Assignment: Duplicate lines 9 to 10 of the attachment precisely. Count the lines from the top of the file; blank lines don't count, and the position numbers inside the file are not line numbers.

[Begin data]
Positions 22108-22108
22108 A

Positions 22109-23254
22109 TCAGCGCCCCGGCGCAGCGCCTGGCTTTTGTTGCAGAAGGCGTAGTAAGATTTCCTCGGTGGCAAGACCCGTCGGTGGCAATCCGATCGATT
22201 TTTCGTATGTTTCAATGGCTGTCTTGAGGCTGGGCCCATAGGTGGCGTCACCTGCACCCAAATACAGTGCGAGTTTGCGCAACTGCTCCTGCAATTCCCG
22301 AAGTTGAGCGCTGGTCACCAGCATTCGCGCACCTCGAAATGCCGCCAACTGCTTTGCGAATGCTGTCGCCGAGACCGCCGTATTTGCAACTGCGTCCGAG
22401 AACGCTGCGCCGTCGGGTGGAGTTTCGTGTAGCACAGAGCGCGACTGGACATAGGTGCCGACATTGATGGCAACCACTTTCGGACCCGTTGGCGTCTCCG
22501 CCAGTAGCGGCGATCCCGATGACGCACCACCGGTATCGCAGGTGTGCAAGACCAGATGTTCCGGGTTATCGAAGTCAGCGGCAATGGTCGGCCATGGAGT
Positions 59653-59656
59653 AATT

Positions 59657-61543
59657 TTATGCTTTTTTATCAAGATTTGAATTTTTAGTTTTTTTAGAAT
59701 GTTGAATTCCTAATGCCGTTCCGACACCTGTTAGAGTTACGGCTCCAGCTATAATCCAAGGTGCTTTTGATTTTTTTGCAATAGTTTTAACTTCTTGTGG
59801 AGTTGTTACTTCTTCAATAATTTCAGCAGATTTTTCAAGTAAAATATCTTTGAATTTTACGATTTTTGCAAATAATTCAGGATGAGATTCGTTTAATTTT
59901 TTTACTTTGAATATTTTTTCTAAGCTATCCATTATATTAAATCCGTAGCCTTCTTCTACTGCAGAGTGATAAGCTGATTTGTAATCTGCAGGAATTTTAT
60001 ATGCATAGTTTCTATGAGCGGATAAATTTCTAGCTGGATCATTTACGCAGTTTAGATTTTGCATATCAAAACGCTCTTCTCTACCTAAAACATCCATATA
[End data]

Positions 59653-59656
59653 AATT